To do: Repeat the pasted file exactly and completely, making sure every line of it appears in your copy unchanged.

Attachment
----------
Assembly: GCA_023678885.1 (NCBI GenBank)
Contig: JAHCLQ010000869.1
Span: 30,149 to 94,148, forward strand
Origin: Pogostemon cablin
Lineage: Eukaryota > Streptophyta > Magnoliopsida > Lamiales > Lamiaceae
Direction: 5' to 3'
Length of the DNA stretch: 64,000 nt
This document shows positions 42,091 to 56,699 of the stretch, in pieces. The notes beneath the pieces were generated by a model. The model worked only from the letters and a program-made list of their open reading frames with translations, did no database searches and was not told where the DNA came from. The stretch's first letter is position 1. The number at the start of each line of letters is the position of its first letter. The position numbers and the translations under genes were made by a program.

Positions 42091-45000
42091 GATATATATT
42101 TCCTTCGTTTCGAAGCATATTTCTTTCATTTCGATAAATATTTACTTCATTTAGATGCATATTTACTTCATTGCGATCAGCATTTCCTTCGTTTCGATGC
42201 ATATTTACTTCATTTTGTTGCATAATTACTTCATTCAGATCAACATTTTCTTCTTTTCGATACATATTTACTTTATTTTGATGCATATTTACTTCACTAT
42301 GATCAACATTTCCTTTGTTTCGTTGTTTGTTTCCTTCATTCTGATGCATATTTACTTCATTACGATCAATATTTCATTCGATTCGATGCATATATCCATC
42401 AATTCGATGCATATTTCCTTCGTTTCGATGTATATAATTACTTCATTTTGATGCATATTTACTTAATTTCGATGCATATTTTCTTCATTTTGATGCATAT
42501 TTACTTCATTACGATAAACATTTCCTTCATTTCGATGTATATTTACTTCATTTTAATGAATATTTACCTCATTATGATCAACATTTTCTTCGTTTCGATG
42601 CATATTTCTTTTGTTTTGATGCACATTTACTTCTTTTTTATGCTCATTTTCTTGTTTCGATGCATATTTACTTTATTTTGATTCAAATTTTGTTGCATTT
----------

Assembly: GCA_023678885.1 (NCBI GenBank)
Contig: JAHCLQ010000869.1
Span: 30,149 to 94,148, forward strand
Origin: Pogostemon cablin
Lineage: Eukaryota > Streptophyta > Magnoliopsida > Lamiales > Lamiaceae
Direction: 5' to 3'
Length of the DNA stretch: 64,000 nt
This document shows positions 42,091 to 56,699 of the stretch, in pieces. The notes beneath the pieces were generated by a model. The model worked only from the letters and a program-made list of their open reading frames with translations, did no database searches and was not told where the DNA came from. The stretch's first letter is position 1. The number at the start of each line of letters is the position of its first letter. The position numbers and the translations under genes were made by a program.

Positions 42091-45000
42091 GATATATATT
42101 TCCTTCGTTTCGAAGCATATTTCTTTCATTTCGATAAATATTTACTTCATTTAGATGCATATTTACTTCATTGCGATCAGCATTTCCTTCGTTTCGATGC
42201 ATATTTACTTCATTTTGTTGCATAATTACTTCATTCAGATCAACATTTTCTTCTTTTCGATACATATTTACTTTATTTTGATGCATATTTACTTCACTAT
42301 GATCAACATTTCCTTTGTTTCGTTGTTTGTTTCCTTCATTCTGATGCATATTTACTTCATTACGATCAATATTTCATTCGATTCGATGCATATATCCATC
42401 AATTCGATGCATATTTCCTTCGTTTCGATGTATATAATTACTTCATTTTGATGCATATTTACTTAATTTCGATGCATATTTTCTTCATTTTGATGCATAT
42501 TTACTTCATTACGATAAACATTTCCTTCATTTCGATGTATATTTACTTCATTTTAATGAATATTTACCTCATTATGATCAACATTTTCTTCGTTTCGATG
42601 CATATTTCTTTTGTTTTGATGCACATTTACTTCTTTTTTATGCTCATTTTCTTGTTTCGATGCATATTTACTTTATTTTGATTCAAATTTTGTTGCATTT